Our faith influences how we approach both life and death

      During this month of November, the Church encourages us to reflect upon the mystery of death, to pray for our beloved faithful departed, and to make appropriate preparations for our own death.

      Our faith not only influences how we choose to live our life, but also how we view death, our own and others. We believe that God loves us so much that the Father sent His only begotten Son to be our Savior. Jesus conquered sin and death for us through His own suffering, death, and resurrection.

      Through Baptism, sins are forgiven and we become members of Jesus’ living Body, the Church. Even now we live with Christ’s life and in His love. The Preface for the funeral Mass expresses our belief that in death “life is changed not ended.”

      St. Paul expresses the very positive meaning of Christian death:  “For me life is Christ, and death is gain.”

      St. Teresa of Avila expressed our belief this way:  “I want to see God and, in order to see Him, I must die.”

      St. Therese of Lisieux, the Little Flower, spoke of her death:  “I am not dying; I am entering life.”

      We truly believe that at the time of death, we shall all appear before Christ, our Savior and Judge, and those who die with an ultimate interior openness to truth, to love, to God will reign with Christ forever in glory. The Catechism of the Catholic Church expresses our faith in this way:  “We firmly believe, and hence we hope that, just as Christ is truly risen from the dead and lives forever, so after death the righteous will live forever with the risen Christ and He will raise them up on the last day.”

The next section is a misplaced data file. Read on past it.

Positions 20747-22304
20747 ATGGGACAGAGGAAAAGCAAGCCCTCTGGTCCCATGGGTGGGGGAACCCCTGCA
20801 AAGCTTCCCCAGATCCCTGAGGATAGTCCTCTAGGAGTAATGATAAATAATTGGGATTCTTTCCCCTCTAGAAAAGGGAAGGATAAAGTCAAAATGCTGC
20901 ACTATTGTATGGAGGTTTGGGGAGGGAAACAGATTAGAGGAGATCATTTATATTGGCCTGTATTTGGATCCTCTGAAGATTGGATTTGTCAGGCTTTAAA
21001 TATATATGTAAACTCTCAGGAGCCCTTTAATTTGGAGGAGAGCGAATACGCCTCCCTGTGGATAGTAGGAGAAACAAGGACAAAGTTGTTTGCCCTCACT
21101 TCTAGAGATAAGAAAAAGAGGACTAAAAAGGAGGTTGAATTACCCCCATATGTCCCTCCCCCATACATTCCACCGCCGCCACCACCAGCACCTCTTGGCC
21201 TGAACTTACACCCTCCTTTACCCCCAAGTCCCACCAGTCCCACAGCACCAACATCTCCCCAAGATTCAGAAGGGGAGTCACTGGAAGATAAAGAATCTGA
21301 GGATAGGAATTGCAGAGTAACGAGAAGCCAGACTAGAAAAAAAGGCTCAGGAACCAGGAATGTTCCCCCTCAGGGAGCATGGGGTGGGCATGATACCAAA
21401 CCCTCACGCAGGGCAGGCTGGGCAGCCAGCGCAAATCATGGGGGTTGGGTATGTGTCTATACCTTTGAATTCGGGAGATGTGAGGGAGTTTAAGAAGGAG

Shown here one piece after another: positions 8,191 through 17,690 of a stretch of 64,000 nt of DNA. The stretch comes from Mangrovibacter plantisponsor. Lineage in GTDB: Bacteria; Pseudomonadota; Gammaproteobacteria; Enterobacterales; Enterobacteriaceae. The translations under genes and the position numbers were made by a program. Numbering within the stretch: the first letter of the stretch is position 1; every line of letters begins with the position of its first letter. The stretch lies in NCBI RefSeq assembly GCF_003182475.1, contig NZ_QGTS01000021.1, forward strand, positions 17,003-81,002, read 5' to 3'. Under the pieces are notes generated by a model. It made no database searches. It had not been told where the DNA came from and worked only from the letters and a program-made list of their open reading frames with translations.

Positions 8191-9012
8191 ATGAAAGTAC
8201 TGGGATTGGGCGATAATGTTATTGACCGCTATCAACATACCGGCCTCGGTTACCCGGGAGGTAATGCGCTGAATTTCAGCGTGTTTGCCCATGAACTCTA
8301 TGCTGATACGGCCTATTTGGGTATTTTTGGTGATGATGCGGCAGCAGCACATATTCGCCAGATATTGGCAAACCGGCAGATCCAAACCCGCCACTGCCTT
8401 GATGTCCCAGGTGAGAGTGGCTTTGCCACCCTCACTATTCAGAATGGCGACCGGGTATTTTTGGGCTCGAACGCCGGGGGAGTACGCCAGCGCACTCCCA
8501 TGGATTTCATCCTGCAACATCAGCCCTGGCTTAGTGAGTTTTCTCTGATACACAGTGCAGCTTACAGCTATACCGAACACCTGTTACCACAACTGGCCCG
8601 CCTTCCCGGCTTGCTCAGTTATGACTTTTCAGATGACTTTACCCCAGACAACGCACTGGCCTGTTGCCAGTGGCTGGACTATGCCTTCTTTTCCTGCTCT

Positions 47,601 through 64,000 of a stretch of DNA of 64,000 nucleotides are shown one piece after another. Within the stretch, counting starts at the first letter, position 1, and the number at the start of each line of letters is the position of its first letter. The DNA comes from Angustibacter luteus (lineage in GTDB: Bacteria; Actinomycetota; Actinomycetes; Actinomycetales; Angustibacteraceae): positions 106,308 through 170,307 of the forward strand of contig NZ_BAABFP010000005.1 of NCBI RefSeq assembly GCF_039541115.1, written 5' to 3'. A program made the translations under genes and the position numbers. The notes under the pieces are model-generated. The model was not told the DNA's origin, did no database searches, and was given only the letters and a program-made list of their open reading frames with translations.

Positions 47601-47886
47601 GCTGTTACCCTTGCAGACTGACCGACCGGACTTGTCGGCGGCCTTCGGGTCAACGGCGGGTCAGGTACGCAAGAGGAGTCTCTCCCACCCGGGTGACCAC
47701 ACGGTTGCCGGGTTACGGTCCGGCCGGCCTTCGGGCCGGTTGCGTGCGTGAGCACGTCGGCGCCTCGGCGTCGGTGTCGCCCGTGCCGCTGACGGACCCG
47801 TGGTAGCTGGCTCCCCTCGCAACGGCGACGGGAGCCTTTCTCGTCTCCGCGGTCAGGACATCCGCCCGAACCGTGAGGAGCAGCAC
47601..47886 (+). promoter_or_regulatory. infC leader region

Our belief in the resurrection of the dead accounts for our ancient practice of praying for those who have died. We offer prayers, especially Holy Mass, almsgiving, and good works asking God to grant cleansing and purification to those who have died with lesser sins that they might achieve the holiness necessary to enter into the eternal joy of heaven.

      We prepare for our own eternal with the Lord by living now in with Jesus, by growing in our loving relationship with Him through our regular participation at Mass, reception of the Sacraments, and personal daily prayer.

      We also grow in relationship with the Lord by extending acts of love toward others, especially the poor and needy. “Whatever you do to the least of my brothers and sisters, that you do unto me” (Mt 25:40).

      November is an appropriate time to review and update our wills and the preparations we have made for our funeral Mass and burial. Tending to these matters in a calm and serene way now is an expression of charity towards our dear survivors.

      Catholic funerals are anything but morbid. They express our respect for the dignity of the body and our firm belief in the resurrection. Our funerals also offer deep comfort to the family and friends of the deceased. The wake, vigil, funeral Mass in church, and burial in a Catholic cemetery witness to our deep faith and hope in the life to come. They express our genuine hope that one day we will be reunited in glory with each other.

      As we ponder our own death and pray for our beloved faithful departed, we might bring to mind the words of the late Cardinal Bernardin when he announced his approaching death:  “We can look at death in two ways, as an enemy or as a friend. As a person of faith, I see death as a friend.”

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